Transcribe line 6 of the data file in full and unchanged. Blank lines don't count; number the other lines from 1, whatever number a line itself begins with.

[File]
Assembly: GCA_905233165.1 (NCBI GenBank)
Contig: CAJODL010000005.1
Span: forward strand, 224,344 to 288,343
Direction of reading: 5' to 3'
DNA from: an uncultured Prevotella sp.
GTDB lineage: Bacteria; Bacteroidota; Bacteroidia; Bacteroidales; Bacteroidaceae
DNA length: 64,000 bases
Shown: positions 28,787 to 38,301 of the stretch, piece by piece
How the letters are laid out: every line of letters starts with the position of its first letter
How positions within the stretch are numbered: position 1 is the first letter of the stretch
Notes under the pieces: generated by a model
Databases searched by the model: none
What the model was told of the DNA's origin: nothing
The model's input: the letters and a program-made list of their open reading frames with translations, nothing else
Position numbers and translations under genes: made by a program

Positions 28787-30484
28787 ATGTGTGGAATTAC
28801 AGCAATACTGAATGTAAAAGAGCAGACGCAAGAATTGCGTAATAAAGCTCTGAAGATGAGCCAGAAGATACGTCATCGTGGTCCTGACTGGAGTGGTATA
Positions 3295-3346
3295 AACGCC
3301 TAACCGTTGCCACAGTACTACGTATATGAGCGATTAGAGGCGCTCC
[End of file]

GTDB lineage: Bacteria; Bacteroidota; Bacteroidia; Bacteroidales; Bacteroidaceae